The Latest On: Climate Change
Twenty seven million Californians—80 percent of the state’s population—are exposed to emissions from ocean-going vessels, resulting in serious health impacts such as cancer, respiratory illnesses like asthma, as well as increasing the risk of heart disease. California estimates that the ships’ direct particulate emissions cause 300 premature deaths across the state every single year, even after excluding cancer effects.
Today has turned into a better day for our planet—and our lungs. In a landmark decision, the D.C. federal appeals court upheld every single one of the EPA’s carbon pollution limits. These EPA protections are in response to the Supreme Court’s 2007 ruling in Massachusetts v. EPA, and are important parts of the agency’s efforts to curb such pollution under the Clean Air Act.
The news out of the Rio+20 Earth Summit has been bleak. World leaders, yet again caught in the headlights of financial crises and electoral cycles, fundamentally failed us and the planet. However, there is a bright spot—and it is blue. Both the formal Rio text and the voluntary, on-the-ground and on the water commitments nations made, are a reason for hope.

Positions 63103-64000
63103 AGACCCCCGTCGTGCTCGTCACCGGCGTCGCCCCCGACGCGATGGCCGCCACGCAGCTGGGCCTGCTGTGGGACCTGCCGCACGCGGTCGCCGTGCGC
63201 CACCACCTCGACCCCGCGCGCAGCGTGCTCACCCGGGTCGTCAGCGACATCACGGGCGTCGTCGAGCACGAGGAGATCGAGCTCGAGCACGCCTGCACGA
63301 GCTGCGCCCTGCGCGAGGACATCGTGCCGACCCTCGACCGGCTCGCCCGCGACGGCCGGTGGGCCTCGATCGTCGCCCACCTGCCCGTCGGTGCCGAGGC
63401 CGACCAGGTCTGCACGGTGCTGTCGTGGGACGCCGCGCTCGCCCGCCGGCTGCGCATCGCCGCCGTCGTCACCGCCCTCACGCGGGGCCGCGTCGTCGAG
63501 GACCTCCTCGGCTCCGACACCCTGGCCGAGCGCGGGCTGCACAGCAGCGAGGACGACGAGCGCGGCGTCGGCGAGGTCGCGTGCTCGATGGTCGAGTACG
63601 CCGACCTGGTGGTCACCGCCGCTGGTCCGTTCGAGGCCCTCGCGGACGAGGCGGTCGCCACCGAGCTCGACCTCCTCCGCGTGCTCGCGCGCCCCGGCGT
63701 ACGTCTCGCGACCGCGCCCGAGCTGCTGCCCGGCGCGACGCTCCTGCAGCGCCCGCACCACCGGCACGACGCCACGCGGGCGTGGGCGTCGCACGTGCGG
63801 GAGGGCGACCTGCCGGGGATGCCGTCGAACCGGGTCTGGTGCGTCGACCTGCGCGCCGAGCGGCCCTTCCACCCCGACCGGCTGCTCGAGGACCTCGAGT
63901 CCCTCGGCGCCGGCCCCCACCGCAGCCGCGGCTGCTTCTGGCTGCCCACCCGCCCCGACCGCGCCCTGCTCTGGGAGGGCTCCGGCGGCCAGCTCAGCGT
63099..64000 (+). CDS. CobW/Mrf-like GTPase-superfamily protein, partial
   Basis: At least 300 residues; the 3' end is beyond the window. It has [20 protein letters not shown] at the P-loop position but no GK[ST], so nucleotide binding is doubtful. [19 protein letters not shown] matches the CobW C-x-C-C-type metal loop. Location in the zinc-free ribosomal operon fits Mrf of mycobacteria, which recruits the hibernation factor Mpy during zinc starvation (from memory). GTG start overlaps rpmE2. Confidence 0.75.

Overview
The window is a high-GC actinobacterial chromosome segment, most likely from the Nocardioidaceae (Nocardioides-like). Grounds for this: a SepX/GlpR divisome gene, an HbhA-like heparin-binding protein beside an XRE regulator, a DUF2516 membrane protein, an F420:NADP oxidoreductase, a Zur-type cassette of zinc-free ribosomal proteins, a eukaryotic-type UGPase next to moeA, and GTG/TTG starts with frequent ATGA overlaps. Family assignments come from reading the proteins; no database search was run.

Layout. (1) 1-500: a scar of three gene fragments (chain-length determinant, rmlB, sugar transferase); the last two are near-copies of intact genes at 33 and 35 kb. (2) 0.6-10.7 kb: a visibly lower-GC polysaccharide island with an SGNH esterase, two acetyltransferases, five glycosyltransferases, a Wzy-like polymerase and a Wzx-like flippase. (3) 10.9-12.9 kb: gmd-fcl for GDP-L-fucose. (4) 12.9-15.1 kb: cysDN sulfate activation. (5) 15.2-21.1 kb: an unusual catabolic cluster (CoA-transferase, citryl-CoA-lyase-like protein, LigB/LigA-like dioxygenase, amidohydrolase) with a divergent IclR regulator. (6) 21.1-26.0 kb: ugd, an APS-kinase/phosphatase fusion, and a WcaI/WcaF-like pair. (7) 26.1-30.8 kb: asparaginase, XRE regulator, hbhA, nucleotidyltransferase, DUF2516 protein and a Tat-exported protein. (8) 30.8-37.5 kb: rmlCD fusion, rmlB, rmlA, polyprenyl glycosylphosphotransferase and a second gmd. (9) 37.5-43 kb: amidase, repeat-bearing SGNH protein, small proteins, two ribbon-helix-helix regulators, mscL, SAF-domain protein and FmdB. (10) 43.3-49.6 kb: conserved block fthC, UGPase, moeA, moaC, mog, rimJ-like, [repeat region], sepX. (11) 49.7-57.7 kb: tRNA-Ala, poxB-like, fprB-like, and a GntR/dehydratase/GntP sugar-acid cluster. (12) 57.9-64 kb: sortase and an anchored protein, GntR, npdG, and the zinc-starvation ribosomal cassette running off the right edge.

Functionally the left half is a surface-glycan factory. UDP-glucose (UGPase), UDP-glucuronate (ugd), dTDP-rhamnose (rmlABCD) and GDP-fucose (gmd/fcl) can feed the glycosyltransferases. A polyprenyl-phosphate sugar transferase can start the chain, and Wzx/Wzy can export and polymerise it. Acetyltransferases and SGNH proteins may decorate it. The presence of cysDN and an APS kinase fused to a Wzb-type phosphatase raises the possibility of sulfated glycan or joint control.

An increasing number of experts are reaching consensus on the devastating and possibly irreversible effects of climate change linked to human activity, according to the Nature journal.
(Trip Van Noppen is President of Earthjustice)
More than 130 heads of state, other leaders, and some 50,000 participants from all over the globe are gathering this week in Rio de Janeiro, the most-visited city in the southern hemisphere, for the Rio+20 Earth Summit. I am here with Martin Wagner, head of the Earthjustice International program, and Erika Rosenthal, Earthjustice attorney and veteran of many international environmental negotiations, and we want to share a few glimpses into what is going on as this historic event unfolds.